Exactly, Rover. I don't understand why everyone likes this so much. It's a cheap, low quality build that's located in an area primed for true urban and quality development. It's going to look so terrible as it ages, too. But, hey, it's close to the street and doesn't use EIFS! What a low standard we now have for what constitutes a quality development.
    Wait wait wait. Am I the only one that remembers when we all agreed to be happy with things that were "better than crappy"?

  11. #111

    Default Re: Fairfield Inn

    Quote Originally Posted by king183 View Post
    Exactly, Rover. I don't understand why everyone likes this so much. It's a cheap, low quality build that's located in an area primed for true urban and quality development. It's going to look so terrible as it ages, too. But, hey, it's close to the street and doesn't use EIFS! What a low standard we now have for what constitutes a quality development.
    I have by doubts about Core 2 Shore and whether it really will see true urban and quality development. So far that is not the precedent being set. Core 2 Shore developments should be required to not only adhere to urban principles in terms of street frontage, but also have a specific level of street interaction. For instance, this development would be nice if the first floor had retail or bars/restaurants. Architecturally it is nothing special but it isn't that bad. One only has to go a few blocks east to Lower Bricktown to see much worse.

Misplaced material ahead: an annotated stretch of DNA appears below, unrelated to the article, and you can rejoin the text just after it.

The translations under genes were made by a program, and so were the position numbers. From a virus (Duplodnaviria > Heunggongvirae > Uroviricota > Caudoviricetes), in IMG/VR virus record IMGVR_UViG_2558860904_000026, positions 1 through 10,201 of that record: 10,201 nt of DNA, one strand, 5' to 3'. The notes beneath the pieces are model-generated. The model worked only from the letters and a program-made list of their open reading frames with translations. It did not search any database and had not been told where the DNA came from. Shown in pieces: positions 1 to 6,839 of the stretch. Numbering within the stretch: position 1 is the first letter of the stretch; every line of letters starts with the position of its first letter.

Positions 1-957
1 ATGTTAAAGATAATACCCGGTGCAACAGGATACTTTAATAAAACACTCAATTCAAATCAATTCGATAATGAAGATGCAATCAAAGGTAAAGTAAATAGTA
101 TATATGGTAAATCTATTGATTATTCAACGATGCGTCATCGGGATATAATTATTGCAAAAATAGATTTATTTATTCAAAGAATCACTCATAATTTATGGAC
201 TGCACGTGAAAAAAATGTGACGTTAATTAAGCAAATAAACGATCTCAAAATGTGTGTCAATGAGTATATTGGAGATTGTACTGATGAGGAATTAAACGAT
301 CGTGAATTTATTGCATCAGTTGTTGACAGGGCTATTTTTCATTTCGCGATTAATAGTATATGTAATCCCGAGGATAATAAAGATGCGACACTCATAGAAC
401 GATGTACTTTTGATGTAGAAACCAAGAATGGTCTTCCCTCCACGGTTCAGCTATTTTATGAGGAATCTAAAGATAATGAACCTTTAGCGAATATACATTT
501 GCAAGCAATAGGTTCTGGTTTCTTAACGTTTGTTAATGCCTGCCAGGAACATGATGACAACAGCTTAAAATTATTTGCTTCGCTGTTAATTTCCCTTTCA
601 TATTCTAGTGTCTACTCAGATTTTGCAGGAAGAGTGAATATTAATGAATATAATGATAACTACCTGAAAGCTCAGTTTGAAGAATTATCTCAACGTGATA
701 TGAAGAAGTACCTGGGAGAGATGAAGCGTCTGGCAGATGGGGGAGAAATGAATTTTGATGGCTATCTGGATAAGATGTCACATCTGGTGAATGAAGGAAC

12. #112

    Default Re: Fairfield Inn

    Really? If one more 5 story brick/stucco hotel gets built in downtown, I am going to throw up!

  13. Default Re: Fairfield Inn

    How many 5 story brick hotels are downtown now? Heck, this one isn't even downtown.

    I think people are greatly underestimating how important uniformity is to placemaking.

  14. #114

    Default Re: Fairfield Inn

    Quote Originally Posted by Just the facts View Post
    How many 5 story brick hotels are downtown now? Heck, this one isn't even downtown.

    I think people are greatly underestimating how important uniformity is to placemaking.
    Yep. Street presence > materials.

  15. Default Re: Fairfield Inn

    This is a good looking hotel, and I agree its really creating a sense of place. I don't get the hate in the least bit.

  16. Default Re: Fairfield Inn

    Quote Originally Posted by cafeboeuf View Post
    Yep. Street presence > materials.
    Side bar - I was watching a program a while back how the people of London are getting angry over a lot of the new glass towers and modernist buildings because they are screwing up their city and history. I am reading a book now called The Impulse Society which echos the exact same thing, but to society in general. It turns out individualism and deviation from norms (be they social or architectural) isn't sustainable. In the end you have nothing worth caring about.

    Anyhow, just thought that was an intersting connection to vernacular architecture.

  17. #117
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    Default Re: Fairfield Inn